I agree but the manual doesn't explain the cIearance.I think I didn't explain it properly either. When the bearings are tapped in you should be able to easily turn the inners independant of each other, in other words if you turn one inner & the one on the other side turns then theres pressure on the balls from the outer races being to close to each other. If thats the case then it needs a tap to move one of the outers slightly to give the right clearance inside the race when it's tightened up.
You should try to know everything about something & something about everything.
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Re: Bringing an E1 back from the dead

Postby gpzrfan » Fri Jan 17, 2020 5:10 pm

Whats the latest Pete ??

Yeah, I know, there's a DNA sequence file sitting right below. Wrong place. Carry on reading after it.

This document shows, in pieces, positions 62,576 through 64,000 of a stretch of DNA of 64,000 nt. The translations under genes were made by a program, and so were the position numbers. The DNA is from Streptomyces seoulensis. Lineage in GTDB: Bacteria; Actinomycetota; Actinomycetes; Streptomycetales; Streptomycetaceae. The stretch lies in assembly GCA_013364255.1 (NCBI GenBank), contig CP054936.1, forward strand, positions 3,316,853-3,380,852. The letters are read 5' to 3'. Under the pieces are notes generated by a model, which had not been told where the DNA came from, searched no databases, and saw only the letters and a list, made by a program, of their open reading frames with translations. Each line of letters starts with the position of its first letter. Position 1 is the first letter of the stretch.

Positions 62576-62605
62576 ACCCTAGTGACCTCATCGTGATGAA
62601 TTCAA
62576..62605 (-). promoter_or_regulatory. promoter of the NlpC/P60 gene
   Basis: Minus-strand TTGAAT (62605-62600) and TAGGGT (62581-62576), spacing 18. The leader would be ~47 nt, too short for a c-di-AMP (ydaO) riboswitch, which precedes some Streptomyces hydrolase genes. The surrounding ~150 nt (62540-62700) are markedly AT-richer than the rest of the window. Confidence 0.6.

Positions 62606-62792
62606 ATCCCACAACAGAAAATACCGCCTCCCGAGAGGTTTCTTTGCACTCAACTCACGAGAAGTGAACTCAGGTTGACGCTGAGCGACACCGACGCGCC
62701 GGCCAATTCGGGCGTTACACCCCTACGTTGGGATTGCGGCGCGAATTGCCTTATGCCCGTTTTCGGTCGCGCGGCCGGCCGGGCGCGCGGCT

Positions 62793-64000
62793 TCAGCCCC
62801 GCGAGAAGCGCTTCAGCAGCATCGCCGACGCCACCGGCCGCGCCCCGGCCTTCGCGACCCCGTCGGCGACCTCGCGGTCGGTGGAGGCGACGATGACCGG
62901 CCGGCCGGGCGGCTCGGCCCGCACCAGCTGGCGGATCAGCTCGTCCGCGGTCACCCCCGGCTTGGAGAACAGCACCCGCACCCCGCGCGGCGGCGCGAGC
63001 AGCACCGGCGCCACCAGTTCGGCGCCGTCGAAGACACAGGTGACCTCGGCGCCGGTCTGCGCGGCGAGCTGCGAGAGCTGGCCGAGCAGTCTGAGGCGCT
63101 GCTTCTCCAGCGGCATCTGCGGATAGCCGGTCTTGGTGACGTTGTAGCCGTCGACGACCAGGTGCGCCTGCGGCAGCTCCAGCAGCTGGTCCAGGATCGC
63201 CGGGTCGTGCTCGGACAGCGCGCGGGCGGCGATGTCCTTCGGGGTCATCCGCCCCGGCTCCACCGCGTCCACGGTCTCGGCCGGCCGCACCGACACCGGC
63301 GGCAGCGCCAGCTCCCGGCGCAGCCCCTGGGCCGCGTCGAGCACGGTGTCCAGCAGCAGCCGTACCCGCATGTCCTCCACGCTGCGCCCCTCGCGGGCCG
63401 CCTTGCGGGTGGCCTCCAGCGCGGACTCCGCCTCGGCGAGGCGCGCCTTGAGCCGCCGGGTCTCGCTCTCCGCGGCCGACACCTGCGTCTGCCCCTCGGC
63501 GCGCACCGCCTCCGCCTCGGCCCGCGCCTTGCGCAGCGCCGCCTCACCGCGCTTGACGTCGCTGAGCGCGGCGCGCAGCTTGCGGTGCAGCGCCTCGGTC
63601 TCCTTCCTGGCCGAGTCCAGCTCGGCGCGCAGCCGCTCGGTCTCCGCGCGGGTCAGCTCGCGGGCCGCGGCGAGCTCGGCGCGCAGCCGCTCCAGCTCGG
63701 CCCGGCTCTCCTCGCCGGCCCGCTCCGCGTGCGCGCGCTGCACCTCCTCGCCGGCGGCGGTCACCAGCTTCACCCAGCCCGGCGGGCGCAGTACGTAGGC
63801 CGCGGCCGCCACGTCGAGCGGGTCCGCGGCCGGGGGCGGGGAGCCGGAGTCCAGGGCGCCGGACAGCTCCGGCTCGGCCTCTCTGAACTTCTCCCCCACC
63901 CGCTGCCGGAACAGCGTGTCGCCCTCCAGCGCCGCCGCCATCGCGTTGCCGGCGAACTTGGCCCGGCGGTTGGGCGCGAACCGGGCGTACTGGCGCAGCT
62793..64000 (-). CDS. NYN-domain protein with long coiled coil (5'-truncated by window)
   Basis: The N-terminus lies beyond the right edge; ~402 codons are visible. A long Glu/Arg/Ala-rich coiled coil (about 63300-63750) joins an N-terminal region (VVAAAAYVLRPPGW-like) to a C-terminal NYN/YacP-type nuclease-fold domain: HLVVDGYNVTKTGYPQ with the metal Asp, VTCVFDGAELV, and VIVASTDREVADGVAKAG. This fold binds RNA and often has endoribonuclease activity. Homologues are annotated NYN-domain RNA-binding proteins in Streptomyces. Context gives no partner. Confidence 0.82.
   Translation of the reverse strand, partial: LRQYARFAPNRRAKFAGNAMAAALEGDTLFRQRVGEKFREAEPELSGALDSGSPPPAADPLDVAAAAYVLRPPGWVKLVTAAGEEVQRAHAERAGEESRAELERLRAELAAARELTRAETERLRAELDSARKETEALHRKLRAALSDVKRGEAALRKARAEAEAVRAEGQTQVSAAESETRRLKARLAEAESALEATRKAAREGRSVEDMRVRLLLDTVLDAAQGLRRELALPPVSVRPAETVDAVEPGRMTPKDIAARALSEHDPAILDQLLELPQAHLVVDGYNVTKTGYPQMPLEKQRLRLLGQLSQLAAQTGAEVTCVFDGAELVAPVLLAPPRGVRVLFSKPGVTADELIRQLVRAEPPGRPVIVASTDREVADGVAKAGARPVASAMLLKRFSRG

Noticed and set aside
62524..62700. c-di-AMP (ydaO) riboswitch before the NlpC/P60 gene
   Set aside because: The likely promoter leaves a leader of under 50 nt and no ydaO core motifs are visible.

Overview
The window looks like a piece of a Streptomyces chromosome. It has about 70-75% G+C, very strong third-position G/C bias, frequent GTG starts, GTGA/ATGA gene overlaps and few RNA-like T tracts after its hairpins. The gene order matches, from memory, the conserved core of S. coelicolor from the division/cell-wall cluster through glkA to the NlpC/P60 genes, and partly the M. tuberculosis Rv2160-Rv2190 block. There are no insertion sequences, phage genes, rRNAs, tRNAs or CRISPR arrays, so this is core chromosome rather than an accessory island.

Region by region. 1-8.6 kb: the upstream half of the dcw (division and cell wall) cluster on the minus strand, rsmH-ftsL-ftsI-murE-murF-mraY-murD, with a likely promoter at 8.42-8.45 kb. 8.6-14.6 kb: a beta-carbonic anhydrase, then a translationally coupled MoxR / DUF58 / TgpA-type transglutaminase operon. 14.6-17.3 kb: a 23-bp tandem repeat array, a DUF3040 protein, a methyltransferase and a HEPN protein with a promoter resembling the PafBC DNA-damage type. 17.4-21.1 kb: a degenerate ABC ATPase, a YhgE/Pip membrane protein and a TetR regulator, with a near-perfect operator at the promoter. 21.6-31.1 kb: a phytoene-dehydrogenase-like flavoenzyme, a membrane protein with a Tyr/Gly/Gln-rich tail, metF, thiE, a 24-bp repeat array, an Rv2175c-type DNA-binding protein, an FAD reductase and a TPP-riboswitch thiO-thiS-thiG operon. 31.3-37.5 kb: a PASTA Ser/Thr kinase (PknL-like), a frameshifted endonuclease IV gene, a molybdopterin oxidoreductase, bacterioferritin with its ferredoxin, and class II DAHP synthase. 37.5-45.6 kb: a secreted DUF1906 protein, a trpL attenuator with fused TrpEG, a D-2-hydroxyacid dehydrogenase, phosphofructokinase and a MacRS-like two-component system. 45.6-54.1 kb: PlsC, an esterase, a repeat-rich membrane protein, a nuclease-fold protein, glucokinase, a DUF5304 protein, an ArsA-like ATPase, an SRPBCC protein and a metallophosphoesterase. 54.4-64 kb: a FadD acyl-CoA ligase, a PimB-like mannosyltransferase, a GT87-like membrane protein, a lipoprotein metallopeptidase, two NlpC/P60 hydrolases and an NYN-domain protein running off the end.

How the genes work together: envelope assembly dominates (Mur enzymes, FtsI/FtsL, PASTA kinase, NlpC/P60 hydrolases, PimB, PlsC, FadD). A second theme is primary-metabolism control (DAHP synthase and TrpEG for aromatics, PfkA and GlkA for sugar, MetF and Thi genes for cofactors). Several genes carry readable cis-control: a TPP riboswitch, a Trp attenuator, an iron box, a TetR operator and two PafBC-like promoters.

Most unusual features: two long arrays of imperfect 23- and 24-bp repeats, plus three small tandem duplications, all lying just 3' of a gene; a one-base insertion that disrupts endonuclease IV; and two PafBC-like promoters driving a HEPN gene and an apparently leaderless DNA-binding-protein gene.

2005 ZX636R
1980 - modified Z650
1985 - modified GPZ600R / 400R
1986 - GPZ600R absolutely standard
1989 - GPZ900R A6 - A7 running gear
1984 GPZ750 Turbo - modified ZXR750 running gear
1984 GPZ750 Turbo - Paxo special
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Re: Bringing an E1 back from the dead

Postby LondonZ1 » Fri Jan 17, 2020 11:34 pm

The latest is that I am waiting to get the engine back! Current estimate is late Feb which gives me March to finish the bike. Since the last post I have 1) fitted a modern Electrex RR14 Mosfet regulator/rectifier, 2) had the seat recovered with an original style cover, 3) had the stator rebuilt by West Country Windings and 4) started to remove the exhaust end caps so I can fit the stainless ones skilfully made by ChrisG and Tack. What an awful job! I had to cut the end caps to get them out and even then it needed lots of heat and localised violence. I will send the silencers and end caps off to Camcoat for ceramic coating. I have also worked out how to fit a modern turbosmart fuel pressure regulator neatly under the throttle bodies, pics to follow when the brackets arrive. The plan now is to do absolutely everything else I can so that the engine can go straight in and then the bike will be done.